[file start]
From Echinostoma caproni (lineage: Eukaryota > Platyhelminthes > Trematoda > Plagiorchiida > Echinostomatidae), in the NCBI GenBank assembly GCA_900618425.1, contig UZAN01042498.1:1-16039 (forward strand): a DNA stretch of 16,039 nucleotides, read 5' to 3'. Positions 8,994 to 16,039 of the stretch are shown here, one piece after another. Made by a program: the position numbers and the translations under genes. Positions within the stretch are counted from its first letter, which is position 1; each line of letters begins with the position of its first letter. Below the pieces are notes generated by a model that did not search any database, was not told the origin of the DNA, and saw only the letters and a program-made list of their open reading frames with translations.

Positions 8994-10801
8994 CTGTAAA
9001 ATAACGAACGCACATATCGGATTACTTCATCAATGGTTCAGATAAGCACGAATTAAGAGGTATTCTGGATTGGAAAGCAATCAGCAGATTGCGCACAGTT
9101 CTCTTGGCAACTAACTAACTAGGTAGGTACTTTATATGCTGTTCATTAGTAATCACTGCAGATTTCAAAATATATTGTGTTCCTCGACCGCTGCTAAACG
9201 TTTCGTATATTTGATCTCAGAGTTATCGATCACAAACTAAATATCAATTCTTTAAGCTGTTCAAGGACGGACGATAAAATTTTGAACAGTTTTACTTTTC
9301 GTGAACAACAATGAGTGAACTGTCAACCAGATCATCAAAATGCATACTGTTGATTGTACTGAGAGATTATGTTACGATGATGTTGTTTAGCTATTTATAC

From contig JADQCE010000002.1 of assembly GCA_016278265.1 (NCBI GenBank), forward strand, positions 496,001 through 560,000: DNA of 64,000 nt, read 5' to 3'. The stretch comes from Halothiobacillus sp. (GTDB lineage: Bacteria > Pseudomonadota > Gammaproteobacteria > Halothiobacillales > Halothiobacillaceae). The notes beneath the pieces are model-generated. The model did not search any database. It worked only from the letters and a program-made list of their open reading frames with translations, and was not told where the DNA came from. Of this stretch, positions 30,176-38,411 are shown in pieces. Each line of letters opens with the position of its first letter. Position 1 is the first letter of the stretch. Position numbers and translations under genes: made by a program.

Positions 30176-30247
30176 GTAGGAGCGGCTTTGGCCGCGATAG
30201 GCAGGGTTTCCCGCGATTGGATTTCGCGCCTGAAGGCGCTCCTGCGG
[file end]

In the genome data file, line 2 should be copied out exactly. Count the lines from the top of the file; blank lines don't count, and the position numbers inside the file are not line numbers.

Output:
Positions 8994-10801